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A Wake-Up Call to Let Freedom Ring : Radio: On the 200th anniversary of the Bill of Rights, Norman Corwin and a cast of 50 stars reflect on history--then look to the future.

SPECIAL TO THE TIMES

Every Fourth of July, Americans celebrate their independence with fireworks and festivities. If Norman Corwin had his way, Dec. 15 would be a holiday of equal prominence.

That’s the day the Bill of Rights, consisting of the first 10 amendments to the Constitution, was ratified. This year marks the 200th anniversary of that ratification, and Corwin is commemorating it with an all-star radio show Sunday on more than 100 American Public Radio Network outlets around the country.

“There’s only one day of the year when we bang the drum loudly, and that’s July 4,” the silver-haired Corwin says. “That’s to celebrate our independence. And independence is wonderful.

“But independence and freedom are two different things,” he adds. “Hitler’s Germany was independent. Horribly independent. But free? Iraq is independent, you know. China is independent, but what about Tian An Men Square?”

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His hourlong tribute is called “We Hold These Truths,” although Corwin prefers “Bill of Rights: 200.” It will air Sunday at noon on KUSC-FM (95.1) and at 7 p.m. on KCRW-FM (89.9). On KPCC-FM (89.3), it will air at 6 p.m., and will be preceded at 5 p.m. by an interview with Corwin and the broadcast of his World War II-era show “Between Americans.”

The broadcast comes on the 50th anniversary of another show, also titled “We Hold These Truths,” that the then-31-year-old Corwin wrote to celebrate the Bill of Rights in 1941, and which was broadcast on four networks to a listening audience of more than 60 million people a week after Pearl Harbor was attacked. About 20% of the material in the new show was in the old one.

In Corwin’s script, an unnamed narrator identified only as “Citizen” (and played by “L.A. Law’s” Richard Dysart) takes the listener on a kind of magic carpet ride through U.S. history, accompanied by a variety of guides. It has 80 speaking parts and uses 50 performers, including TV producer Steven Bochco (who reads the Ninth Amendment), Esther Rolle (who plays a freed slave) and Studs Terkel (as an imprisoned journalist who runs afoul of 1798’s oppressive Alien and Sedition Acts).

Also in the cast, which assembled last weekend at Burbank’s Evergreen Recording Studios, are James Earl Jones, Brenda Vaccaro, Ray Bradbury, Ben Vereen, Hector Elizondo, Fess Parker, Norman Lear, Ed Asner, Pat Carroll, Bill Bixby, Lloyd Bridges, Jill Eikenberry, Tom Bosley, James Hong, Rod McKuen, George American Horse, Stuart Whitman and Melanie Chartoff.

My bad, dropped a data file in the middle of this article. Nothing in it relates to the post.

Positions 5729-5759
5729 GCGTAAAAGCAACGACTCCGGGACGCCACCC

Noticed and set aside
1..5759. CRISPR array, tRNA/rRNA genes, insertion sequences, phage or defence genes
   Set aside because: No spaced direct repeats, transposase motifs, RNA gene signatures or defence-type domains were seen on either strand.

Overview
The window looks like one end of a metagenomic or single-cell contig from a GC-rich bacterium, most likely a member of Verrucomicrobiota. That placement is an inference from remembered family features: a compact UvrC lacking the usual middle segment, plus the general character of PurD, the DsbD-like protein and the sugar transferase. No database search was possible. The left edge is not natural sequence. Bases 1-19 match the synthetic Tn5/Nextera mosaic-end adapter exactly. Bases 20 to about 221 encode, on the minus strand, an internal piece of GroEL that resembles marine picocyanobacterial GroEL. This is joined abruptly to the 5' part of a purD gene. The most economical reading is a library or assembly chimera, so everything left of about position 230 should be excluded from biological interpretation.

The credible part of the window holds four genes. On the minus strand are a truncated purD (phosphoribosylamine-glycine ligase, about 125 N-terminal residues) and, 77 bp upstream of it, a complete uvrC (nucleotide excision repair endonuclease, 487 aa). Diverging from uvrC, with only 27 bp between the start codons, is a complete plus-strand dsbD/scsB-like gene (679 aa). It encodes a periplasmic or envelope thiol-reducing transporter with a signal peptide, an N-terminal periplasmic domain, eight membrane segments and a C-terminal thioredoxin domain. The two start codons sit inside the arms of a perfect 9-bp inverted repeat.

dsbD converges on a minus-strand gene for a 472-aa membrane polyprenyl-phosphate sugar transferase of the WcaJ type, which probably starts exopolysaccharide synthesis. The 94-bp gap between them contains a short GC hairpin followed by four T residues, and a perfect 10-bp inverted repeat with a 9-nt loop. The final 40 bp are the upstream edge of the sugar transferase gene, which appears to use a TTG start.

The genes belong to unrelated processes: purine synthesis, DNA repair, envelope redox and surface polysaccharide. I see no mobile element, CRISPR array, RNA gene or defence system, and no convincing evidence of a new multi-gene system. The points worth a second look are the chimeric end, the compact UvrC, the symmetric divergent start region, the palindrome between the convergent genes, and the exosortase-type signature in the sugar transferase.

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“It was like a busy day over Newark Airport,” said director David Ossman. “We had famous actor after famous actor stacking up waiting to land.”

Corwin, 81, achieved fame as one of the nation’s premiere radio playwrights during the 1940s. A noted writer, producer and director for films, television and opera, his credits include the Oscar-nominated script of “Lust for Life”; the classic radio drama “The Plot to Overthrow Christmas,” and such historical stage plays as “The Rivalry,” about the Lincoln-Douglas debates.

Despite the civic importance of the show’s topic and the stature of those working on it, Ossman says that funding proved extremely difficult. Michael Packer, a friend of Ossman and producer Judith Walcutt, worked with them to secure financial support.

“He had a terrible time,” Ossman says. “There was a kind of universal rejection from all the places he went to. He must have contacted somewhere between 100 and 150 corporations of various kinds.”

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Primary funding eventually came from the Pew Charitable Trusts, with money also supplied by WETA-FM (which co-produced the show with Whidbey Island, Wash.-based Otherworld Media), the Ahmanson Foundation, American Public Radio and the National Endowment for the Arts.

Corwin hopes the program will persuade Americans of the need to remain vigilant in defending their rights.

“The Bill of Rights is a living document. It’s not archival,” he says. “To the extent that it’s a living document, we’re in good shape. Once it becomes a museum piece, a relic, once it’s retired or put on the inactive list, we are in trouble.”


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